Artwork Analysis: Starry Night by Van Gogh
Artsper invites you to dive into the depths of Vincent van Gogh’s Starry Night. Although this mythical work has been immensely studied and commented on, its details continue to captivate and fascinate us.
This painting is a representation of what Van Gogh could see and reproduce from the asylum in St-Rémy-de-Provence. It was during this tormented period in his life that he painted one of art history’s most famous paintings, which has been a part of the MoMA’s permanent collection since 1941. While many would claim that this work is a cry of rebellion from a misunderstood genius, others agree that it is mostly a depiction of his fragile mental state. However, upon closer inspection, this work is not as crazy as it initially appears. The details of this work haven’t been created at random: rather, each element of the work has its own meaning; reinforcing the significance of this incredible piece.
1. The Spiral
Undoubtedly, the spirals are the first aspect of the painting that captures our attention. The large whirling shapes engulfs the painting like a wave. It inhales the viewer’s gaze leaving them dizzy and dazed, offering an insight into the depths of Van Gogh’s delicate mind. However, what if this spiral was simply inspired by the increasingly popular study of astronomy in the 19th century? Van Gogh was infatuated with astronomy and regularly read the magazine L’Astronomie, which was edited by his friend Camille Flammarion. In order to depict his troubled psyche, he imitated scientific reproductions of nebulae. Therefore, the spiral was not a madness-induced creation, but rather a study of one of Van Gogh’s main interests.
2. The Sky
The sky ripples and flows like a river, captivating the viewer with its humanlike energy. There is certainly a spiritual aspect to the work, which is mirrored in Van Gogh’s letters to his brother at the time, where he speaks of a “terrible need of religion. So at night [he] goes out to paint the stars.” Therefore the sky becomes a means for Van Gogh to understand and explore one of the beliefs that preoccupies him the most; life after death. This preoccupation is highlighted in Van Gogh’s choice of color where dusty mauves and blue-black tones fill the sky, a choice that is reciprocated in his other works such as Café Terrace at Night and Starry Night over the Rhone.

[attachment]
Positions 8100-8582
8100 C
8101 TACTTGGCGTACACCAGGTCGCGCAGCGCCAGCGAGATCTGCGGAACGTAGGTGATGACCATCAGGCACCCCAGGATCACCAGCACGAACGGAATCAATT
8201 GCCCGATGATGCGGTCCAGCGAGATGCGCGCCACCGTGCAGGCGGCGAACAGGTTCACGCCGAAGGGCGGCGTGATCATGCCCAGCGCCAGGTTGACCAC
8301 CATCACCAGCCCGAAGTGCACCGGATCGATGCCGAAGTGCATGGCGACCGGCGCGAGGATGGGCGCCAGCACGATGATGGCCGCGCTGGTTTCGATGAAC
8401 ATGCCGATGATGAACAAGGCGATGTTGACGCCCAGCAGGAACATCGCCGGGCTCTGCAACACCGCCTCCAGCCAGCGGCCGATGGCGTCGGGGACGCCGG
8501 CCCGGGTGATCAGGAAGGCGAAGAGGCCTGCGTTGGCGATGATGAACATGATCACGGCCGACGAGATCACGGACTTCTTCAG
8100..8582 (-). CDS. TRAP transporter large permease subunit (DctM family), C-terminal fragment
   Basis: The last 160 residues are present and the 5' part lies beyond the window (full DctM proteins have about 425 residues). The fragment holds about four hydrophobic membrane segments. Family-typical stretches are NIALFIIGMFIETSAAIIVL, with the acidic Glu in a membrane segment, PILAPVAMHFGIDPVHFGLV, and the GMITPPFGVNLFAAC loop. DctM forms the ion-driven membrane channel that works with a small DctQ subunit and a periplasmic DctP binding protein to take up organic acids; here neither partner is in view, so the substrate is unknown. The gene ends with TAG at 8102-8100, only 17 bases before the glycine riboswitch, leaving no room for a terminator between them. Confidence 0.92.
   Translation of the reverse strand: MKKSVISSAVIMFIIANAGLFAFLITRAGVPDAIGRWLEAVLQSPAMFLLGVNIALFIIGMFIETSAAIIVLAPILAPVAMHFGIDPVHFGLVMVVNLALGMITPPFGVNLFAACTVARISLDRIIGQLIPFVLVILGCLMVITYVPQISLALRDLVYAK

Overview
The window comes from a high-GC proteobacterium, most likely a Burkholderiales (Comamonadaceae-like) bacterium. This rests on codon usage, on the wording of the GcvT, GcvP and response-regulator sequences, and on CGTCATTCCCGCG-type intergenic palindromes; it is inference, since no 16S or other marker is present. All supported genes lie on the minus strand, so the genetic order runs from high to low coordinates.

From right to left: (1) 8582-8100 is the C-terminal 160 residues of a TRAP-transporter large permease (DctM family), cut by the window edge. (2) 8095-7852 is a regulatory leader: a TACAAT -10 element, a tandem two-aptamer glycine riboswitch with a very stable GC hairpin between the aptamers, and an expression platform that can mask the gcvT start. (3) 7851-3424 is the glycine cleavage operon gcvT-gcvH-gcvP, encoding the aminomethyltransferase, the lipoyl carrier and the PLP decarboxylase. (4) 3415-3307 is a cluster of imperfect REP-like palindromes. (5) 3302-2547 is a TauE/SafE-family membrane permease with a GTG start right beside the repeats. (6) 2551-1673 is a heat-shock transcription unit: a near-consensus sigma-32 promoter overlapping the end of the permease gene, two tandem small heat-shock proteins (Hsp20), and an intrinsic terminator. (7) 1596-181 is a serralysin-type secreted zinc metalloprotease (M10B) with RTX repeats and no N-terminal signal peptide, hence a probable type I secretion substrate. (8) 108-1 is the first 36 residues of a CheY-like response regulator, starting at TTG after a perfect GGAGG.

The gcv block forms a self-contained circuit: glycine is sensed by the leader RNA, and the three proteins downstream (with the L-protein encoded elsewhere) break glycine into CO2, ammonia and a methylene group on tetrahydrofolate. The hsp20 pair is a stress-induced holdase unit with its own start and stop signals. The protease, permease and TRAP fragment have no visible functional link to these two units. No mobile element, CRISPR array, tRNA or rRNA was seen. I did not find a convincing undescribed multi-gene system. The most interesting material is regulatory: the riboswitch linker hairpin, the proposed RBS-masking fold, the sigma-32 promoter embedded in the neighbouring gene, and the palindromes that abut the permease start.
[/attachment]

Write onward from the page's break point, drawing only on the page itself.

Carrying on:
3. The Moon and the Stars
Astrophysicists have established that the moon and stars depicted in Van Gogh’s sky match published astronomical observations in Saint-Rémy-de-Provence on May 25th, 1889. Capella was particularly bright when Van Gogh painted the sky in 1889, which is why we can see a much larger and more luminous star in his work. The moon, juste like the stars, produces an enormous amount of light, which is accentuated in the painting due to the use of concentric circles. However the light remains in the sky, it does not spread to the edges of the painting as the ground remains dark.
4. The Bell Tower and the Village
According to the layout of the asylum at Saint-Rémy-de-Provence, Van Gogh could only see a small plot of land from his room. Unlike the stars, the bell tower and village were not directly observed by the artist. Rather, he recreated them from his imagination. These two elements are at the bottom of the work, taking up just one third of the space. They have been manipulated to the extent that they look like they’re moving, while the houses surrounded by darkness give the painting a stained-glass quality. The bell tower and church allow Van Gogh to accentuate the mystical and cosmic power of the sky.
5. The Cypress Tree
Finally, the cypress is also a major feature of the work and quite possibly one of the most important. Thick, tormented and rising like a flame, it bridges together the two halves of the painting: the sky and ground. Van Gogh’s decision to place it in the foreground was significant. The cypress is traditionally a tree associated with death, and according to Van Gogh, it was the only way of accessing a life beyond earth.
This work remains both a portrayal of Van Gogh’s chaotic mind but also a depiction of his main interests. It is additionally indisputable proof of Van Gogh’s genius and incomparable talent.
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